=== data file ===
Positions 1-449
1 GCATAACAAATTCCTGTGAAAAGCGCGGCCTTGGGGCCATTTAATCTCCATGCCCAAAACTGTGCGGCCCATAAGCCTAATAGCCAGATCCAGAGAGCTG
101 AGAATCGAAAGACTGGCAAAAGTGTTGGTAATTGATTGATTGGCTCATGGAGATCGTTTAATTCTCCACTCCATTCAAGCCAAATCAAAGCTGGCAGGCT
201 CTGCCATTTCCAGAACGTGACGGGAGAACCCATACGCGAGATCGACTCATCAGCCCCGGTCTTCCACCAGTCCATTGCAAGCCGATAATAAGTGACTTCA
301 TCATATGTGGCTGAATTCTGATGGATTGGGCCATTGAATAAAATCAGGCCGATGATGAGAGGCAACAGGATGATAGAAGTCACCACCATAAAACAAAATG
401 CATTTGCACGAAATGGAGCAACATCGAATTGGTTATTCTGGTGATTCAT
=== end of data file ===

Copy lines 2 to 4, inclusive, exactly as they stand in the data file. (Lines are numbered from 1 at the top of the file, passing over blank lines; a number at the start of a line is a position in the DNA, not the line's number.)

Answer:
1 GCATAACAAATTCCTGTGAAAAGCGCGGCCTTGGGGCCATTTAATCTCCATGCCCAAAACTGTGCGGCCCATAAGCCTAATAGCCAGATCCAGAGAGCTG
101 AGAATCGAAAGACTGGCAAAAGTGTTGGTAATTGATTGATTGGCTCATGGAGATCGTTTAATTCTCCACTCCATTCAAGCCAAATCAAAGCTGGCAGGCT
201 CTGCCATTTCCAGAACGTGACGGGAGAACCCATACGCGAGATCGACTCATCAGCCCCGGTCTTCCACCAGTCCATTGCAAGCCGATAATAAGTGACTTCA